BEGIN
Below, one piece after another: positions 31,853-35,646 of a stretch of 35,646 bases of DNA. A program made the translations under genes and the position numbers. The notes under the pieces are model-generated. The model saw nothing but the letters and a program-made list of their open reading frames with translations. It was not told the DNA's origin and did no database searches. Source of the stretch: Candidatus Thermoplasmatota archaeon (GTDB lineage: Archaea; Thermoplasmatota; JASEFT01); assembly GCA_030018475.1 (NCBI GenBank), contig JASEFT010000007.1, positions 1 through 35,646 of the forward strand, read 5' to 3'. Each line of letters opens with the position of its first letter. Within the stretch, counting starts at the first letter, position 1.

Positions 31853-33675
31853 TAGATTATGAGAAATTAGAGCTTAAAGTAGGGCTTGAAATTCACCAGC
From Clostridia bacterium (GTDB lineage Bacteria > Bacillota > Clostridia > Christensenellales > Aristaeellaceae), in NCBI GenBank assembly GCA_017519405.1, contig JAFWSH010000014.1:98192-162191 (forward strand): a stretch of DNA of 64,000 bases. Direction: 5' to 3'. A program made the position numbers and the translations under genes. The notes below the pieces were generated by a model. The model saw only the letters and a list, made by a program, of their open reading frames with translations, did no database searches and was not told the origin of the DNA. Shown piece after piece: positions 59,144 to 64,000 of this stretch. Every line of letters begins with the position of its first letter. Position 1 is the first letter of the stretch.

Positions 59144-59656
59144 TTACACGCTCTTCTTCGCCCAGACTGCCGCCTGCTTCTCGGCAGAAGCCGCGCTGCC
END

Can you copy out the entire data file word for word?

Below, one piece after another: positions 31,853-35,646 of a stretch of 35,646 bases of DNA. A program made the translations under genes and the position numbers. The notes under the pieces are model-generated. The model saw nothing but the letters and a program-made list of their open reading frames with translations. It was not told the DNA's origin and did no database searches. Source of the stretch: Candidatus Thermoplasmatota archaeon (GTDB lineage: Archaea; Thermoplasmatota; JASEFT01); assembly GCA_030018475.1 (NCBI GenBank), contig JASEFT010000007.1, positions 1 through 35,646 of the forward strand, read 5' to 3'. Each line of letters opens with the position of its first letter. Within the stretch, counting starts at the first letter, position 1.

Positions 31853-33675
31853 TAGATTATGAGAAATTAGAGCTTAAAGTAGGGCTTGAAATTCACCAGC
From Clostridia bacterium (GTDB lineage Bacteria > Bacillota > Clostridia > Christensenellales > Aristaeellaceae), in NCBI GenBank assembly GCA_017519405.1, contig JAFWSH010000014.1:98192-162191 (forward strand): a stretch of DNA of 64,000 bases. Direction: 5' to 3'. A program made the position numbers and the translations under genes. The notes below the pieces were generated by a model. The model saw only the letters and a list, made by a program, of their open reading frames with translations, did no database searches and was not told the origin of the DNA. Shown piece after piece: positions 59,144 to 64,000 of this stretch. Every line of letters begins with the position of its first letter. Position 1 is the first letter of the stretch.

Positions 59144-59656
59144 TTACACGCTCTTCTTCGCCCAGACTGCCGCCTGCTTCTCGGCAGAAGCCGCGCTGCC